And the music? Is fantastic. Seriously. I just downloaded the soundtrack. Not kidding. The first number by the fairy tale characters, “Story of My Life” is clever and catchy, done in one of my favorite styles. “The Ballad of Farquaad” also made me giggle when it started because it sounded like an old English mining song. Totally appropriate. Haven Burton (Fiona) and Carrie Compere (Dragon) both have very strong, very different, very competent voices. And actually, the way the dragon was handled was one of my favorite parts. Goes along with how nifty (and hysterical) David F. M. Vaughn was as Lord Farquaad, who you might remember is rather short in stature. And Eric Peterson (Shrek) was most especially lovely during “When Words Fail” in the second act.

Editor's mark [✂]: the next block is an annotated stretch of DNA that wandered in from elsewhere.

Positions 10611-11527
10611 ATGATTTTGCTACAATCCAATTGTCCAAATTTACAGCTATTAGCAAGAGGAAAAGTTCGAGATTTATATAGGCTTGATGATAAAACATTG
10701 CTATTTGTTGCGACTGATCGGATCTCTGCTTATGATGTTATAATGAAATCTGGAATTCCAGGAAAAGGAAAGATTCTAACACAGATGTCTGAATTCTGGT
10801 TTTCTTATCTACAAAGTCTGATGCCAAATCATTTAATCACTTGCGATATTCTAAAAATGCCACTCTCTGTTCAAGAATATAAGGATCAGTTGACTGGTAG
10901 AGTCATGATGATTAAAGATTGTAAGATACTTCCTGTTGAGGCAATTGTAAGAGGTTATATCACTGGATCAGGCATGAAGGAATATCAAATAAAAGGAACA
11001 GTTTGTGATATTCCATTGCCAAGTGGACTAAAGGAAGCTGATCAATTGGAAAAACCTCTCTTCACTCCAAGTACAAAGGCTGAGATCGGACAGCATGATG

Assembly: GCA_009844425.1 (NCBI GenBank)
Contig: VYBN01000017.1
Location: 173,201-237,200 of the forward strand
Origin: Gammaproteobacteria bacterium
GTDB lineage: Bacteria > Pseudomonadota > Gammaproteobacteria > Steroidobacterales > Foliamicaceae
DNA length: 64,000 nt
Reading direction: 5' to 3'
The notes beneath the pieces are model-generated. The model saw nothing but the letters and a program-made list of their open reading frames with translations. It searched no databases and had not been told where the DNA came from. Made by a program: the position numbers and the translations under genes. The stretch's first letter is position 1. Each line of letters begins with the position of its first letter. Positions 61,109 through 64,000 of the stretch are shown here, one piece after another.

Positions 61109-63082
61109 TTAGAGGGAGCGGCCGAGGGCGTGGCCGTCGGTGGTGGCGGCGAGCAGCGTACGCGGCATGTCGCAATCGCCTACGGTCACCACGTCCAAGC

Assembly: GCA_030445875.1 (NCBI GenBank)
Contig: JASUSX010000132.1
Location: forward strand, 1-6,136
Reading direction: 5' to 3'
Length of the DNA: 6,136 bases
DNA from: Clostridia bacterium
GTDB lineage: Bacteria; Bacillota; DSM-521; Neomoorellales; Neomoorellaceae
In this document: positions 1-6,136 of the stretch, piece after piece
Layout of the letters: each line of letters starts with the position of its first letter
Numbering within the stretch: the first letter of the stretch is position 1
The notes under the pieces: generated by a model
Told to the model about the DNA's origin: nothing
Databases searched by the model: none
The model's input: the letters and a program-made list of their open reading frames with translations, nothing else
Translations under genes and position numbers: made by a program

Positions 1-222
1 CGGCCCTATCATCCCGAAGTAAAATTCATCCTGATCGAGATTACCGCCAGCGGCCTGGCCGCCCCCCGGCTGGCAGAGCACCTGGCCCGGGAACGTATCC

It’s not perfect, but few productions are. The technical problem I alluded to above was taken care of lickety split at the start of the show; I highly doubt it will affect any of the remaining performances. Transitions will probably get tighter in the next few days as everyone eases into the routine of this particular theater. But I definitely enjoyed this far far FAR more than anything else I’ve taken Avi to see in the past year. His review was simple: “That was so awesome!”

Go see SHREK THE MUSICAL. It’s super fun, quite well crafted and honestly appealing to both you and your kids.

Just don’t forget your ogre ears.

Disclaimer: the Pittsburgh Cultural Trust provided me with four free tickets to use and four tickets to give away. But you knew that since I explained it up above. You can purchase tickets for SHREK THE MUSICAL here. The tour – part of PNC Broadway Across America – is in Pittsburgh from March 15-20, 2011.